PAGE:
Higher mortgage rates increase the income needed to buy and worsen affordability for those buying with a mortgage (7 in 10 sales). The impact is the greatest in high-value areas where mortgages are bigger.
Looking back over the last 5 years, house prices have certainly risen fastest in more affordable markets. The chart shows a clear relationship between house price inflation (2017-2022) and current house prices for every postal area in the UK.
More affordable markets will see lower price falls in 2023
Most local housing markets have recorded house price gains above average earnings growth (+22%) over the last 5 years.
The highest price increases since 2017 have been recorded in the Oldham (OL) postal area (+47%). Other high-growth markets include Newport (NP), Swansea (SA) and Bolton (BL) where house prices are lower. We expect house price growth to slow in these higher-growth markets in 2023.
Our national view is UK house prices falling by 5% next year. But price falls in these more affordable markets are likely to be below average as the hit to buying power from higher mortgage rates will be less than in the high-value markets. This is supported by the evidence of continued above-average demand in more affordable urban areas.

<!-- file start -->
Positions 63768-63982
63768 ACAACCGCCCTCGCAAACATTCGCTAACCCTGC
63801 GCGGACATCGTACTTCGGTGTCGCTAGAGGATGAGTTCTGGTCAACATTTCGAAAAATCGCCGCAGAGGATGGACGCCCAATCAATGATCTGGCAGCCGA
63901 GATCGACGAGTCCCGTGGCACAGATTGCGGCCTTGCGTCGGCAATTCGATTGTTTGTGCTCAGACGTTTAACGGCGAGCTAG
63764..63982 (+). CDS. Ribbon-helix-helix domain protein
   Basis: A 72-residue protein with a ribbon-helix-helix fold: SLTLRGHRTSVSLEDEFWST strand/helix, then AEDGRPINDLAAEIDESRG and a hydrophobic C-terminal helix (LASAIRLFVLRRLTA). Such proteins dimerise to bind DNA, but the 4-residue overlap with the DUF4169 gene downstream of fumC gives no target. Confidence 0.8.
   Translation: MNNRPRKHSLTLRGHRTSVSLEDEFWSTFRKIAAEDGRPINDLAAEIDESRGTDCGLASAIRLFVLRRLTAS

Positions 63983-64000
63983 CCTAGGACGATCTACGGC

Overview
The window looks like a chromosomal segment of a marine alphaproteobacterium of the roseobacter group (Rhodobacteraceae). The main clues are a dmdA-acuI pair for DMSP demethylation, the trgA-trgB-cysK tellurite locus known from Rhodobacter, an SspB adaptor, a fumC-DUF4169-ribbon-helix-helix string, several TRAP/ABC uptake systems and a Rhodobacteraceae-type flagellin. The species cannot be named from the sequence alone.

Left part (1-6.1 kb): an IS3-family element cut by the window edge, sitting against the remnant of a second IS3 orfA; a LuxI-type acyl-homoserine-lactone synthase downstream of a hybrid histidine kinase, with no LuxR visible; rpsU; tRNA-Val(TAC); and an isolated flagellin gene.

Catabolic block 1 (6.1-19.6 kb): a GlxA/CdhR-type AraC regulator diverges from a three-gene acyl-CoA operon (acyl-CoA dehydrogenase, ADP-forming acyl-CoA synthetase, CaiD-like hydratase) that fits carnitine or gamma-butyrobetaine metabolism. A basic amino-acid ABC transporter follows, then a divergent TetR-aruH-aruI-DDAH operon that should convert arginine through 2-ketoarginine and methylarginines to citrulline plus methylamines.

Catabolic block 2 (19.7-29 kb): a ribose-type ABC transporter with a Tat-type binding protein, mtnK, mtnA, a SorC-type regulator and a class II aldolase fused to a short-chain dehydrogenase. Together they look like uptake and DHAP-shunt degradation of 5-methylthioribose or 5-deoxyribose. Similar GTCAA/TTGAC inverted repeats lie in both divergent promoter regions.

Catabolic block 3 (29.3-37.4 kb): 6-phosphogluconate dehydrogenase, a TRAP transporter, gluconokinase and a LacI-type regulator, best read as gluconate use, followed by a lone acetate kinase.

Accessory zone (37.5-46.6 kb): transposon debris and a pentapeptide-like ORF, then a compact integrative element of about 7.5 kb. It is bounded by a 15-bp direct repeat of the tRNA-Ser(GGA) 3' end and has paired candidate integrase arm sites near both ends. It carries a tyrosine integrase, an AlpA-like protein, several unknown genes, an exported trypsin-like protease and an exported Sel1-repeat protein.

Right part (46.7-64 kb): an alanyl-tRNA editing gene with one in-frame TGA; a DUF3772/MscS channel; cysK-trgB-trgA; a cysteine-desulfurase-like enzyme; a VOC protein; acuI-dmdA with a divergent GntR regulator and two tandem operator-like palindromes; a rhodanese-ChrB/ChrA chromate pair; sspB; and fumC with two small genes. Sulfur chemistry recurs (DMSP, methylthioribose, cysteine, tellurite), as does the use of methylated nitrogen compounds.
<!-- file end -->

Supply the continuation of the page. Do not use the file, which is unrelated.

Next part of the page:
London and its commuter areas have underperformed in price growth
Stretched affordability for buyers in London and the adjacent commuter areas have limited the scope for price increases over the last 5 years, despite ultra-low mortgage rates until mid-2022.
Prices have fallen slightly in Central London (the WC, EC postal areas), since 2017 and are 24% lower in real terms, allowing for consumer price inflation.
Earnings have risen faster than prices since 2017 which is slowly improving affordability, but average prices remain high by national standards and mortgage rates are now higher than last year.
The inner London housing market will rebound soon, but this requires a further improvement in housing affordability. We expect London house prices to register above-average price falls of 5 to 8% in 2023, which will improve affordability alongside our expectation of lower mortgage rates.
A resurgence in employment growth will be the trigger for a turnaround in this underperforming market in the next 1-2 years.
Flats are becoming better value for money
The pricing of flats has also underperformed the rest of the market.
Apartments make up around 1 in 5 homes in the UK, but price inflation for them has lagged behind growth for houses, exacerbated by the search for space and concerns over cladding and leasehold charges.
The chart above tracks the average price of flats and houses since 2002. The average price of a London house is 1.7 times the price of a flat, up from 1.4 times a decade ago. The same is true across the rest of the UK, where the price differential is currently 2.1, the highest for 20 years.
We expect increased demand for flats in 2023 as buyers seek better value for money.
This will be supported by improving sentiment towards flats as the government moves to ensure cladding problems are remediated in most buildings. Only a small proportion of the UK’s apartments are impacted by cladding, giving opportunities for buyers seeking better value for money in 2023.